He will be working alongside creative associate Gavin Porter, who grew up in Butetown and is one of the founders of Community Helps Itself, an arts and media social enterprise that delivers participatory arts projects. He directed the BAFTA Cymru-winning short film Sweet Sixteen.

The poets each have their own story to tell and themes to explore. For Ali Goolyad it is identity, for Ahmed Ibrahim Hassan poetry is a means of documenting life, while for Hassan Panero it has enabled a shared understanding between elders in the community and younger generations alike.

Poets Ahmed Ibrahim Hassan and Ali Goolyad. Photo courtesy of National Theatre Wales

Meanwhile for Ahmed Yusuf, who wrote his first short story when he was six, it has become his work, after he became the first Somali student to study English Literature and then an MA in creative writing in Cardiff.

De Gabay is being made possible with a £175,000 grant from the Calouste Gulbenkian Foundation, a charitable foundation which aims to support the disadvantaged via the sharing of experiences.

The thrust of the piece was to bring together professionals and community members in the creation of a new performance piece.

Calouste Gulbenkian Foundation UK Director, Andrew Barnett said: "We want to identify and support practice that breaks down barriers between professional artists and non-professionals in a way that gives voice to some of the most marginalised in society.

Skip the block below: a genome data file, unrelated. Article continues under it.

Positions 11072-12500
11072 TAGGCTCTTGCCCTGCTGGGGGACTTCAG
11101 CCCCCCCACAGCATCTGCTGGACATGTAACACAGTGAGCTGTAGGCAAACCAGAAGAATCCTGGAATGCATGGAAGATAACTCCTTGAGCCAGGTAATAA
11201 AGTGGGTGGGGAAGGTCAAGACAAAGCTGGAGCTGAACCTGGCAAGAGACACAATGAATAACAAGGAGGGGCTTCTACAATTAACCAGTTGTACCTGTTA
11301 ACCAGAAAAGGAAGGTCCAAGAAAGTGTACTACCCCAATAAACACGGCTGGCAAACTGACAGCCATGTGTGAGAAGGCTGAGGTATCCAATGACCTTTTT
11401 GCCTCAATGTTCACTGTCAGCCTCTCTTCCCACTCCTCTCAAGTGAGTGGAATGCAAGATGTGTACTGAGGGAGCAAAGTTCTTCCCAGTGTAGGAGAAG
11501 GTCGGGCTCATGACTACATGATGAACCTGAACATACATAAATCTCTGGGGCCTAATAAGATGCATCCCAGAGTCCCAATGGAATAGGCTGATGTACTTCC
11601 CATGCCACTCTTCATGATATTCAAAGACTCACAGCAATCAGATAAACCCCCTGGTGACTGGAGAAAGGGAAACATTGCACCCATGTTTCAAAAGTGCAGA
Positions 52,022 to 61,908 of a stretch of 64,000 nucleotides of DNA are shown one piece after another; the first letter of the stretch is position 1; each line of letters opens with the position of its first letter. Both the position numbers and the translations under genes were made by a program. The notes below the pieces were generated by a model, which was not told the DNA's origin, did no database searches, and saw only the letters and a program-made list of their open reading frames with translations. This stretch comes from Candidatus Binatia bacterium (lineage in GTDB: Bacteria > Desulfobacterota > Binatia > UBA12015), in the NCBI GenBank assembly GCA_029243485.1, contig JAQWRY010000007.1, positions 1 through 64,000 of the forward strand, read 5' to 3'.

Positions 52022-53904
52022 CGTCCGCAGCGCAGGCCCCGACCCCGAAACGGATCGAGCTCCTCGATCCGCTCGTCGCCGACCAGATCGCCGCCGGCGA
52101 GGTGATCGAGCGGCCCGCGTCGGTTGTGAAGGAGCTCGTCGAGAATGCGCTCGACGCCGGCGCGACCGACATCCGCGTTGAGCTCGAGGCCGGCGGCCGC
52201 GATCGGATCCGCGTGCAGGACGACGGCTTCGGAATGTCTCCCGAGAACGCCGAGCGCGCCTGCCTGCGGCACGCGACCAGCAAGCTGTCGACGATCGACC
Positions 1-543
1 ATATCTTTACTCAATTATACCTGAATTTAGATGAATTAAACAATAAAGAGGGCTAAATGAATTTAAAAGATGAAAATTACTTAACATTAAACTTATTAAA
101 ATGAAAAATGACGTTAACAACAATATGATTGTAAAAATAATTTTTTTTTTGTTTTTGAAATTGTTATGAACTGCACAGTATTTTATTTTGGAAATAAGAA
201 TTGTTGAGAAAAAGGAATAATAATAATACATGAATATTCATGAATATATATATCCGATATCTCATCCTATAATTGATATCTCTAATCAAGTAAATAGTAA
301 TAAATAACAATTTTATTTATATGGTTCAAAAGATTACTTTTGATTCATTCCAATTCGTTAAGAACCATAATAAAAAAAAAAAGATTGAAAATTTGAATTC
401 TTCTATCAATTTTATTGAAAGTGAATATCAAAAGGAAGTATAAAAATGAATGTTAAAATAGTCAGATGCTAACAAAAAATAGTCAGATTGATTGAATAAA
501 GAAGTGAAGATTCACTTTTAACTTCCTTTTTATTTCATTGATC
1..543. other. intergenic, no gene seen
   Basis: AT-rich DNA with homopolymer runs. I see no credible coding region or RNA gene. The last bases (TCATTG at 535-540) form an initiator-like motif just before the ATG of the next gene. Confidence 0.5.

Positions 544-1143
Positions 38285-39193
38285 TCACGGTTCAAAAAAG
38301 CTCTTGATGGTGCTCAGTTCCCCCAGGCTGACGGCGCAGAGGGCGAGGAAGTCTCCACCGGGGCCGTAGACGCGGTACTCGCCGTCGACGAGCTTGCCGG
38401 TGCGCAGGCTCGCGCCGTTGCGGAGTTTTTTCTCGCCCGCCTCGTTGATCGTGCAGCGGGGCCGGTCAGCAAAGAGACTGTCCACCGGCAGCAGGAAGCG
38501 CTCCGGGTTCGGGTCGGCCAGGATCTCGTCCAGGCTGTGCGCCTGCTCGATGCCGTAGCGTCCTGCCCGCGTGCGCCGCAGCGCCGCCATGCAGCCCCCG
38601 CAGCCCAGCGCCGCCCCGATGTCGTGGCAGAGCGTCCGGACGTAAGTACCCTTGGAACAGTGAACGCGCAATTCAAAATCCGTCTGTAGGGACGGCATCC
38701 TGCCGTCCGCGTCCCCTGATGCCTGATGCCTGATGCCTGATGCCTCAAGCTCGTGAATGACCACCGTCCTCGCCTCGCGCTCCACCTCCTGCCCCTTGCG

"Our aim is that on-going connections should be established between participants and communities with demonstrable social and cultural benefits.

"De Gabay, a production with the ambition to change negative public perceptions of British Somalis, is an inspiring, community-led project from the heart of Butetown, Cardiff, which will engage local and international audiences in performances of uncompromising quality that are both intimate and spectacular."

The play will be staged over a weekend, beginning on 1 March, and will also showcase films made by Somalis elsewhere in the world. Events to accompany the play will also be held across the weekend.

From this month the public are being urged to pledge support for the production in any way they can and there are a number of paid and voluntary roles on offer.

This Saturday there will be a free event titled IdeasExchange 05, which is taking place at the Coal Exchange in Mount Stuart Square. It will give people living in Butetown a glimpse into what De Gabay will entail and how they can get involved.

Guests on the night can also enjoy a packed programme of poetry, performance and debate. The event starts at 7.30pm.

This will be followed by an event next Friday, 30 November, which is taking place at the Butetown Community Centre, Loudon Square, also at 7.30pm.

This will be a free spoken-word event on the theme of journeys. It’s being headlined by Hassan Panero but there are 10 slots available to anyone wishing to take part. To take one up or for more information, contact

Mr McGrath added: "There are many opportunities to get involved at many different levels, including volunteer and paid roles as performers, actors, dancers, musicians, singers, wardrobe staff, technicians, cooks, stewards, video makers, bloggers, photographers and many more."

Further events will be announced in the coming months at